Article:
• [0021]
    As previously noted, rotary steerable drilling apparatus have been developed and are well known in this art for using the flow of drilling fluid to the drill bit to selectively actuate pads or pistons which urge the drill bit along a desired path at the borehole face. These pads may be activated by either hydraulic forces or electromotive forces to move into engagement with the well bore to thereby move or urge the drill bit in a given direction. The force that may be asserted against the pads is generally limited by both the available pressure difference and the piston diameter. Often, the hydraulic force available to push the pad into engagement with the well bore wall is insufficient to both lift the BHA and affixed drill string from the well bore wall and bend the BHA in the desired direction.
  • [0022]
    If slide drilling is performed and bent sub assembly is strategically placed in the BHA above the rotary steerable drilling apparatus, the force to push the BHA in the desired direction can be increased thus improving the dogleg capability of the BHA. If the bent sub assembly is properly oriented with the wellbore by using a conventional Measuring While Drilling (“MWD”) tool, then the bent sub assembly well better fit the curved hole, thus the bending stiffness of the drill string can be significantly reduced and with the same force output, the performance of the rotary steerable drilling apparatus can be dramatically increased.
  • [0023]
    MWD is and MWD tools provide the evaluation of physical properties, usually including pressure, temperature and wellbore trajectory in three-dimensional space, while extending a wellbore. The measurements are made downhole, may be sorted in solid-state memory for some time and later transmitted to the surface. Data transmission methods vary but known methods involve digitally encoding data and transmitting to the surface as pressure pluses in the mud system. These pressures may be positive, negative or continuous sine waves. Some MWD tools have the ability to store the measurements for later retrieval with wireline or when the tool is tripped out of the hole if the data transmission link fails.
  • SUMMARY OF INVENTION
  • [0024]
    The present invention is a steerable bottom hole assembly for use in a well bore made up, at a minimum, with a bent sub assembly connected to a drill string; a control bias unit connected to the bent sub assembly; and, a drill bit connected to the control bias unit. The bent sub assembly is believed to minimize the energy required by the bias pads to move the BHA from the well bore wall. Furthermore, in another embodiment, the bent sub can be places on a mud motor, which is commonly used to rotate the BHA. After it has first been properly oriented using a conventional or known MWD tool, the inclusion of the bent sub will lower the bending stiffness relative to the control bias unit and the drill string to which is attached. In forms of the invention the control bias unit may comprise separate units or modules, that is, it may take the form of a control unit and a bias unit. In other forms of the invention the control and bias unit may be integral. In the form of the invention herein described the bias unit and control unit are referred to separately, this is intended to be an example only and not limiting.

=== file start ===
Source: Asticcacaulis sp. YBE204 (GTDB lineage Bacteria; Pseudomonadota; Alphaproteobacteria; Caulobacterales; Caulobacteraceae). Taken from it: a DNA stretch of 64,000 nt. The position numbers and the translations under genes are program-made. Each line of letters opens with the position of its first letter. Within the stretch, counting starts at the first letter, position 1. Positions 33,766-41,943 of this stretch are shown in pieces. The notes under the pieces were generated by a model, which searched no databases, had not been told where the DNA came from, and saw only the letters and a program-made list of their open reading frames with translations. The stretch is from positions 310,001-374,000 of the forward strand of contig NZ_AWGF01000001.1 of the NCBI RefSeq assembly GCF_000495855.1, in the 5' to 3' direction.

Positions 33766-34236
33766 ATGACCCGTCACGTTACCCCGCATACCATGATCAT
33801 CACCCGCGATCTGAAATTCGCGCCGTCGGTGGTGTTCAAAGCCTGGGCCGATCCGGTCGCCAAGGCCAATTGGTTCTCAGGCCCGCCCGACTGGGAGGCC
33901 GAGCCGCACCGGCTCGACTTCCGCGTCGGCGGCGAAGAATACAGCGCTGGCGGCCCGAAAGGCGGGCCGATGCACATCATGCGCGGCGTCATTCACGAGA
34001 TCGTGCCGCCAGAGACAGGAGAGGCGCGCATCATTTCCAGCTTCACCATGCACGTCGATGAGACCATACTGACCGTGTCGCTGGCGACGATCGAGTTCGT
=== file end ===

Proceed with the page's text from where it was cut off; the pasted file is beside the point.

• [0025]
    As may be readily appreciated by one skilled in the art to which the invention relates, in conventional rotary steerable systems, the control bias unit comprises a control unit for receiving signals from sensors and transmitting a signal to the bias unit and a bias unit for converting such signal into movements of one or more bias pads against an adjacent face of the well bore. In a highly deviated well, the drill string must be moved in unison with the bottom hole assembly upon actuation of the bias pads into the desired path. The force required to move the BHA and the attached drill string is often too great to accomplish either goal efficiently, thereby forcing the drill path into a larger than desired turning radius, exhibiting less dogleg severity.
  • [0026]
    The presence of a bent angle in the bent sub assembly causes gradual change in the inclination of the bottom portion of the borehole as the bit drills ahead in slide or sliding drilling, with the result that the borehole is formed along a curved path until a desired new inclination is achieve. The presence of a bent sub assembly also allows torque that is applied to the drill string at the surface to be used to steer the bit, or BHA, or rotary steerable drilling system, to the right or to the left to achieve change in the azimuth of the borehole.